Zac Hanson, Taylor Hanson, and Isaac Hanson of the band Hanson talk about being involved in this event and the importance of arts programs in education, on being home-schooled, on their tour at the VH1 Save The Music Foundation Presents: Family Day at New York NY.
Taylor Hanson sees the beer he and his brothers have launched as an example of their music career to a degree. After massive hits in the 1990s, the band has continued to produce good music that more importantly reflects their identity, their home and their work creating something new, Hanson said.
“One of the things that is great about beer culture right now is the boom that has developed in the last 20 years of just people identifying with craft beers,” Hanson told the Tulsa World in a recent interview. “One of the things that is particularly cool about it is really taking an industry that’s been driven by really huge marketing dollars and taking it back down to this artisanal spirit and really building relationships with your audience.”
Plus, they just really like beer.
Oklahomans can get at taste of the Hanson beer, Mmmhops, which is now available at most liquor retailers in Tulsa, Oklahoma City and at many more stores and bars across the state soon. It took several years to get the project off the ground, from the first idea to determining what kind of beer they wanted to make to who would actually make it. What came out was a pale ale-style beer with a hoppy flavor and full body, Hanson said. “The way we developed the beer was to start with this huge list of references of beers that we admire, reverse engineer them,” Hanson said. “And a little bit of drinking.”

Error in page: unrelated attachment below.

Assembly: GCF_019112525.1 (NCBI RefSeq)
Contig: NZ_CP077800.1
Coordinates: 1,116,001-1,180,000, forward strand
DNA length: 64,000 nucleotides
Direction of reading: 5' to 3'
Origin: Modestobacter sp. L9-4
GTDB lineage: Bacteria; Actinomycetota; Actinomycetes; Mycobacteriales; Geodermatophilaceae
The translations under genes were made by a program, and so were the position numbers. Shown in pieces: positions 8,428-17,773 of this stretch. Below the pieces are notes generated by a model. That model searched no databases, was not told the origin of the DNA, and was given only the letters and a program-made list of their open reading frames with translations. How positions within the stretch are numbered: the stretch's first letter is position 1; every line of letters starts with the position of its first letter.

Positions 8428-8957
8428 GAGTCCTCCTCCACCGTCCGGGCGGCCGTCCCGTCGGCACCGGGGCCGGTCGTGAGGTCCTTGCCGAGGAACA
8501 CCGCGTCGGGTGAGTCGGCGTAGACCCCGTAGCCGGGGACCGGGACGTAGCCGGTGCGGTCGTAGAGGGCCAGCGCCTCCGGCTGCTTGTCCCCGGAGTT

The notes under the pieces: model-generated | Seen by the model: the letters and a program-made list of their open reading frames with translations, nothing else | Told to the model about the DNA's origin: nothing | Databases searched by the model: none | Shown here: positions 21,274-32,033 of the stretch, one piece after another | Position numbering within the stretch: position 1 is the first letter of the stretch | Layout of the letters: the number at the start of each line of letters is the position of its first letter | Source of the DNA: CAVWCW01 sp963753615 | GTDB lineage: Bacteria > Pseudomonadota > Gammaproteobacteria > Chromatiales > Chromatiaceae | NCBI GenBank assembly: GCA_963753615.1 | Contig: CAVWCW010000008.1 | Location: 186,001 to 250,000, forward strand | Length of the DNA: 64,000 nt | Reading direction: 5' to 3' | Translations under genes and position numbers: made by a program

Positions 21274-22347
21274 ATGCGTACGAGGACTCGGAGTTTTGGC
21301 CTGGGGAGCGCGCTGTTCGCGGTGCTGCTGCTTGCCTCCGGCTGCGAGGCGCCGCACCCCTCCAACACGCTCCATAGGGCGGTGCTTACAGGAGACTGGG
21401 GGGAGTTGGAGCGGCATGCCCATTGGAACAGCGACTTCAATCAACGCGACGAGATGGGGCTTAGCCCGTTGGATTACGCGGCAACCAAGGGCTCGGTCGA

Mustang Brewing in Oklahoma City produces the beer. Working with them was a great experience, Hanson said, talking about what they wanted and how to achieve that end.
“We began meeting other brewers and began learning how to talk shop and understand what goes into this whole process,” Hanson said. “We were really excited when we finally met Mustang. What’s interesting about Mustang guys is they’ve done some brewing for smaller brewing companies but they really have a spirit of wanting to try things, wanting to step in there and experiment.”
Hanson’s latest CD, “Anthem,” has been released and Hanson is starting the first leg of a North American tour that visits theaters and large clubs. What’s more, “Anthem” is a cheery album, full of the kind of pop-rock — ahem, anthems — that should have audiences singing and clapping along to the songs.
The tone of “Anthem” is striking considering what happened about a year ago.
“I think this record was an interesting one because we really reached a point in 2012 where this record almost didn’t get made,” Zac Hanson said in a mid-August phone interview. “It was the first time, really ever, we had come up against a challenge that was maybe bigger than this band, in the sense of it was hard to overcome, just personal, not taking care of what’s most important. And you do something long enough, you begin to take those relationships with each other, the things that come so easily for so long, for granted.”
Noting that he and his brothers, Isaac and Taylor, aren’t the type to air their dirty laundry in public, Hanson didn’t delve into ugly details, but it’s clear that the normal sibling harmony had gone off key.
“I think the best way to say it is just we became overworked,” Hanson said, noting the time invested into various Hanson business concerns had taken a toll. “We run the (record) label. We manage ourselves. We produce the records. All the projects we do in addition to music, and things like Take the Walk (a charitable effort by the band), all the merchandise, and we’re starting a beer company, all of those things (were happening). And then if you do all of those things and then you get to go do the music, but the music is sort of burdened by all of those things, your relationship is burdened by all of the stresses of everything around you.